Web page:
Medscape: What kind of screening tests are there?

Dr. Lord: Well, there are a number of screening tests, none of which work very well. There are some very clever screening tests, such as the Checklist for Autism in Toddlers or CHAT and the Early Screening for Autistic Traits or ESAT, developed in Holland and designed to try to identify children with autism around age 15 to 18 months. The problem with these screening tests is the opposite of what we expected. Experts were concerned that the tests might overidentify far too many children as having autism when those kids didn't have autism. But, in fact, what's turned out is that they miss many children. So, even though the screening tests are quite attractive and make theoretical sense, clinicians need to be very careful using them, because you may feel like you've done something, but the chances are that, even with a very expert person conducting the tests, at least 50% of the cases may be missed.

Medscape: That seems like an enormous amount.

Dr. Lord: It is. And it's very interesting. The screening tests were created with a lot of care in mind, thinking about what could be done in 5 to 10 minutes that might help make the diagnosis of autism. But, the reality is that, in very young kids, autism is clearly not cut-or-dry. In most cases, you wouldn't say, "Boy, this child is really odd." Instead, the child may have a number of behaviors that look pretty normal, but then also not do other things that are very important. It takes time and persistence to be sure that this isn't just a child who's very shy or very uncomfortable, but that the appropriate level of social interaction and social reciprocity really are not there. That's something that's hard to do quickly.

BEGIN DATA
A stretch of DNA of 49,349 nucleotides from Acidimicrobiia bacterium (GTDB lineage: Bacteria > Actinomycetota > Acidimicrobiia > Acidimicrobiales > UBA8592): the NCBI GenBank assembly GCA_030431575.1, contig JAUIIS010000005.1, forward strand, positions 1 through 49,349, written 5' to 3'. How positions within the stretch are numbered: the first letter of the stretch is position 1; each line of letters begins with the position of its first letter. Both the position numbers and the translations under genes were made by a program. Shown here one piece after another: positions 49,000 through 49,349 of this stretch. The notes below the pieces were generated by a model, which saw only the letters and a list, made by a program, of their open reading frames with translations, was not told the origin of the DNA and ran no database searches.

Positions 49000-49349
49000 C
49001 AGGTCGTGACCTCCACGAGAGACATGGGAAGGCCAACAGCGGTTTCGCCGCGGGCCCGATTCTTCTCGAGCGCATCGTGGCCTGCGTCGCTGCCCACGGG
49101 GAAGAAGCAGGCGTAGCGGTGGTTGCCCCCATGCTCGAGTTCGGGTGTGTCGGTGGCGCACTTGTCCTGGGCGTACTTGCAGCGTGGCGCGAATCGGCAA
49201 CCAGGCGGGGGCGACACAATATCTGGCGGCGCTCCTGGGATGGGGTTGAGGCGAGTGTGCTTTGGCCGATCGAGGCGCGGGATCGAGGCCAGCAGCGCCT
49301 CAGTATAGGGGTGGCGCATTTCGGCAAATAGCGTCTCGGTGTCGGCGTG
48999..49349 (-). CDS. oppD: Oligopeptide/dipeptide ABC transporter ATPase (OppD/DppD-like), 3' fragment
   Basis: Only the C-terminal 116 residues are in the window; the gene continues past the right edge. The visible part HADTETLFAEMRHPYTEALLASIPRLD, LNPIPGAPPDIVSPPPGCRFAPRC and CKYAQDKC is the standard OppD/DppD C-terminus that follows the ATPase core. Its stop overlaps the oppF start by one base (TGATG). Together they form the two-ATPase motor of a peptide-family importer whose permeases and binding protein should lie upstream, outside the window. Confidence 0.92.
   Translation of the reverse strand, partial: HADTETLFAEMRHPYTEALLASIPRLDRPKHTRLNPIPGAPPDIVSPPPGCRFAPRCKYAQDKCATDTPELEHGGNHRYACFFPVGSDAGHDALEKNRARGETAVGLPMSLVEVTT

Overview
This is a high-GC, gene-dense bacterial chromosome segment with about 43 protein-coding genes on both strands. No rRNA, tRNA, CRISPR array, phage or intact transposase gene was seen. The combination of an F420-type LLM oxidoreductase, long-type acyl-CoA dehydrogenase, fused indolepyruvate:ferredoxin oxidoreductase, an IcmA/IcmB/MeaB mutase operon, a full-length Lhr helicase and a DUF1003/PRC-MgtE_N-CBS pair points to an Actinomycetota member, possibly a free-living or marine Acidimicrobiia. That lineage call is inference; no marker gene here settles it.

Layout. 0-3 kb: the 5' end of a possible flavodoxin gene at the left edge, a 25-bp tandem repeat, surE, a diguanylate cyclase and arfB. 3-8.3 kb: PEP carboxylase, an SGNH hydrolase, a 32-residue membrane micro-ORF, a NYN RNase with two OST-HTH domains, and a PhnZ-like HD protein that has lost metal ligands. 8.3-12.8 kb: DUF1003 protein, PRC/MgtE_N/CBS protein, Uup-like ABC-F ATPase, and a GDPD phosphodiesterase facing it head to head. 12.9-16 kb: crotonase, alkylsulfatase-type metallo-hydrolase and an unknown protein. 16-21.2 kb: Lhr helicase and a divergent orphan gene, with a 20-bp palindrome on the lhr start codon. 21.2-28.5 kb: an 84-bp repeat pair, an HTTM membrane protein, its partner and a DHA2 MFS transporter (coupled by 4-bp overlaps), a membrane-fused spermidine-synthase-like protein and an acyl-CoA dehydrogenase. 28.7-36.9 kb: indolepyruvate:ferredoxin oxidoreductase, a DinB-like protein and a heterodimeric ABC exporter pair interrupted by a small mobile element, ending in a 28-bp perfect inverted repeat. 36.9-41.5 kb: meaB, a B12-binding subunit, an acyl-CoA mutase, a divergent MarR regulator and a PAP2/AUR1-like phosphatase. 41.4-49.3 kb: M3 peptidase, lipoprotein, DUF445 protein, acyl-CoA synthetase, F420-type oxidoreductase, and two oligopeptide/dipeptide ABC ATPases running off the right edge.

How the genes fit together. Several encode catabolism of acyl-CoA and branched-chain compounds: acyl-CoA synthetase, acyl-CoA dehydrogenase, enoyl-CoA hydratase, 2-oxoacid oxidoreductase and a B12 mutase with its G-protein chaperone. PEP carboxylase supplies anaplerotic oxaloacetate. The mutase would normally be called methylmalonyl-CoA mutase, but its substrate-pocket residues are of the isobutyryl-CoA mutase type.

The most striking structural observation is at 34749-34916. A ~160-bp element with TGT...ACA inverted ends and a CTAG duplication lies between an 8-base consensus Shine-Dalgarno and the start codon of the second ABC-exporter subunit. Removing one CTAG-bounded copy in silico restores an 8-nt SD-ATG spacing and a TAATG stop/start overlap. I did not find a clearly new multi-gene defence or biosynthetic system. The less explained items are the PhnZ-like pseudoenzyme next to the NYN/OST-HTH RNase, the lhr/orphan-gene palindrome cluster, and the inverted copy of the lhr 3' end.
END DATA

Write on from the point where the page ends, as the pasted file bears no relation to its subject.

Medscape: How early can ASD be identified?

Dr. Lord: There are children who, in the second year of life, very clearly have symptoms in all the areas of autism. In other words, there's a certain proportion of kids who can be identified between 12 and 18 months. But for many kids who turn out to have autism, it is not clear at those early ages. In our center, we have really focused on that first half of the second year and have seen maybe 30 or 40 kids in that age range. I think we've gotten better and better at being able to say which of the children we think will have autism by age 2 years. But, it's not straightforward.